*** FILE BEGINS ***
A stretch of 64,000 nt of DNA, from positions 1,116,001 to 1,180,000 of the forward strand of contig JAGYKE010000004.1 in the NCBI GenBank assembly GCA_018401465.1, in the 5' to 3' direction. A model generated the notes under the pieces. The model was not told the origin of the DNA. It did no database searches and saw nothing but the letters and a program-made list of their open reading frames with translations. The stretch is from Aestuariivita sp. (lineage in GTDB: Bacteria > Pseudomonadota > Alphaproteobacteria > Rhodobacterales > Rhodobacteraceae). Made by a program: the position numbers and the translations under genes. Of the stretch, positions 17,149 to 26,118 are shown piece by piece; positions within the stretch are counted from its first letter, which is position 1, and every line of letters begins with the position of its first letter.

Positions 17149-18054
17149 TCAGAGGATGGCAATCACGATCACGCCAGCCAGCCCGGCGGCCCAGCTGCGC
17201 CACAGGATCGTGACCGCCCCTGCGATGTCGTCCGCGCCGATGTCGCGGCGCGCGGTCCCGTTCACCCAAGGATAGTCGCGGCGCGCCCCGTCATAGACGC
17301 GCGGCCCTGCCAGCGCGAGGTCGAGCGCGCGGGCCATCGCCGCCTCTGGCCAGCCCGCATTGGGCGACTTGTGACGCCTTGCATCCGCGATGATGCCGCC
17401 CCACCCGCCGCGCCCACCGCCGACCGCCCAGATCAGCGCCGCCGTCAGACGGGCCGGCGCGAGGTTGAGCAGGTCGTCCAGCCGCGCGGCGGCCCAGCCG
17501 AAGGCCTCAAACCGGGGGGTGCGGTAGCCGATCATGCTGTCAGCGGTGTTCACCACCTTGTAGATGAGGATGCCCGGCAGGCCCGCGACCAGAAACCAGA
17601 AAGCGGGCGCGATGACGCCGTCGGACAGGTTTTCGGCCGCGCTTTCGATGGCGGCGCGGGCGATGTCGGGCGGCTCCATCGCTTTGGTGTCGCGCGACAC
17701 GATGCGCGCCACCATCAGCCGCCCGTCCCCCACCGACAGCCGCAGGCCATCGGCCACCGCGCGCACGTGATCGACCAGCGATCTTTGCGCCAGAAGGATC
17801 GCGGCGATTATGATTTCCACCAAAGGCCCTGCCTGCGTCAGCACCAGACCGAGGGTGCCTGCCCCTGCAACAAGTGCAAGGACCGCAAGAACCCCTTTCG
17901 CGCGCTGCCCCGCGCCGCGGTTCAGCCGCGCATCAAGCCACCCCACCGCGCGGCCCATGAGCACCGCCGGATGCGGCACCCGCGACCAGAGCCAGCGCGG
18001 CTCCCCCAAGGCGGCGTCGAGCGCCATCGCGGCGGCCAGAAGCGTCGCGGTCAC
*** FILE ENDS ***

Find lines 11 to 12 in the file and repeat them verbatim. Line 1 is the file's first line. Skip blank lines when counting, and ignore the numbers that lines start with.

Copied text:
17901 CGCGCTGCCCCGCGCCGCGGTTCAGCCGCGCATCAAGCCACCCCACCGCGCGGCCCATGAGCACCGCCGGATGCGGCACCCGCGACCAGAGCCAGCGCGG
18001 CTCCCCCAAGGCGGCGTCGAGCGCCATCGCGGCGGCCAGAAGCGTCGCGGTCAC